“Trump’s tax cuts are rocketing us into the debt ceiling,” wrote Catherine Rampell in The Washington Post on February 1, because “withholding from employee paychecks will drop starting no later than mid-February. Individual income tax revenue will therefore be about $10 billion to $15 billion less per month than the CBO previously estimated.” The suggestion that the debt crisis could be blamed on a mere $10-15 billion cut in monthly withholding got a Twitter shout-out from budget hawk Stan Collender, who must know that errors in monthly budget estimates are commonly larger than that.
This was followed two days later by Heather Long’s extremely misleading Washington Post story, “The U.S. Government Is Set To Borrow Nearly $1 Trillion This Year, an 84 Percent Jump from Last Year.” The article goes on to say, “Treasury mainly attributed the [$436 billion debt] increase to the ‘fiscal outlook.’ The Congressional Budget Office was blunter. In a report this week, the CBO said tax receipts are going to be lower because of the new tax law.” According to that link to another Post story, “CBO said that the tax law is expected to lower tax receipts by $10 billion to $15 billion per month. Even though the tax cut law went into effect January 1, the large drop in tax receipts didn’t kick in yet because companies won’t start using new withholding tables until sometime in February.” Fiscal 2018 began last October, so lower withholding tax can affect no more than 8 of the remaining months. Contrary to the Rampell-Long theory, the CBO’s revenue loss of $80-120 billion can’t explain her alleged $436 billion increase in Treasury borrowing.”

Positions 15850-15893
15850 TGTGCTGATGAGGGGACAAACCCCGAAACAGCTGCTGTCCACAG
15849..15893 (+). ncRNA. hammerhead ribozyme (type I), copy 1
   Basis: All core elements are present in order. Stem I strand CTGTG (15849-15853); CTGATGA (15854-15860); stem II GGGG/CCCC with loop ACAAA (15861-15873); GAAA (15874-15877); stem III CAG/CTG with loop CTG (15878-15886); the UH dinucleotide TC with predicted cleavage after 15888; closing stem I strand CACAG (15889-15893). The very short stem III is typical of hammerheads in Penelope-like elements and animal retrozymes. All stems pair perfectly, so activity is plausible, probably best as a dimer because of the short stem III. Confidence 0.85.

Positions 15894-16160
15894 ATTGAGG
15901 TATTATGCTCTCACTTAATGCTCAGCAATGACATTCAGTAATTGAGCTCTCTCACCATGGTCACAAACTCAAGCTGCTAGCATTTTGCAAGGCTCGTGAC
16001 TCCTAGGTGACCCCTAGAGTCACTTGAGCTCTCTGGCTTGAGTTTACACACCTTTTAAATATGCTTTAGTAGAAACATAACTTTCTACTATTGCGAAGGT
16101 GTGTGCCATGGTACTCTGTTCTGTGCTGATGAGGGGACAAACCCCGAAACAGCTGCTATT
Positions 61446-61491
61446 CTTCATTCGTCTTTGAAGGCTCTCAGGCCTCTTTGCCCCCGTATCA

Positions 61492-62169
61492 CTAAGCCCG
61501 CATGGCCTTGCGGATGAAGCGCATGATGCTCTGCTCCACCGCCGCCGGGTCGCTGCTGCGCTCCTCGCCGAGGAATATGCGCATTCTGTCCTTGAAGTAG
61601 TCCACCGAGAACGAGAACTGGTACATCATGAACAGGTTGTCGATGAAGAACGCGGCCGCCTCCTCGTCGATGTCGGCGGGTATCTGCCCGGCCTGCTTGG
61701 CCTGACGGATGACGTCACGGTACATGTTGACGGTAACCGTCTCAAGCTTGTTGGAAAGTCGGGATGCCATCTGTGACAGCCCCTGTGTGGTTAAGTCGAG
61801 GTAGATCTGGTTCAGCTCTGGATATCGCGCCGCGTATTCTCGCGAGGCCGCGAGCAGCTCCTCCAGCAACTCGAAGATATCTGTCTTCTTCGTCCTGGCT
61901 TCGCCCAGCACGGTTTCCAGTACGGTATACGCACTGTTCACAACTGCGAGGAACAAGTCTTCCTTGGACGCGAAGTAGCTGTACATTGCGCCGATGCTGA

Where did all that added debt come from? What Ms. Long initially called “the exact” figure of $955 billion is later explained as “determined from a survey of bond market participants.” Asking about 23 bond dealers to guess Treasury “net marketable borrowing” is far from an official estimate, and it isn’t a measure of the deficit.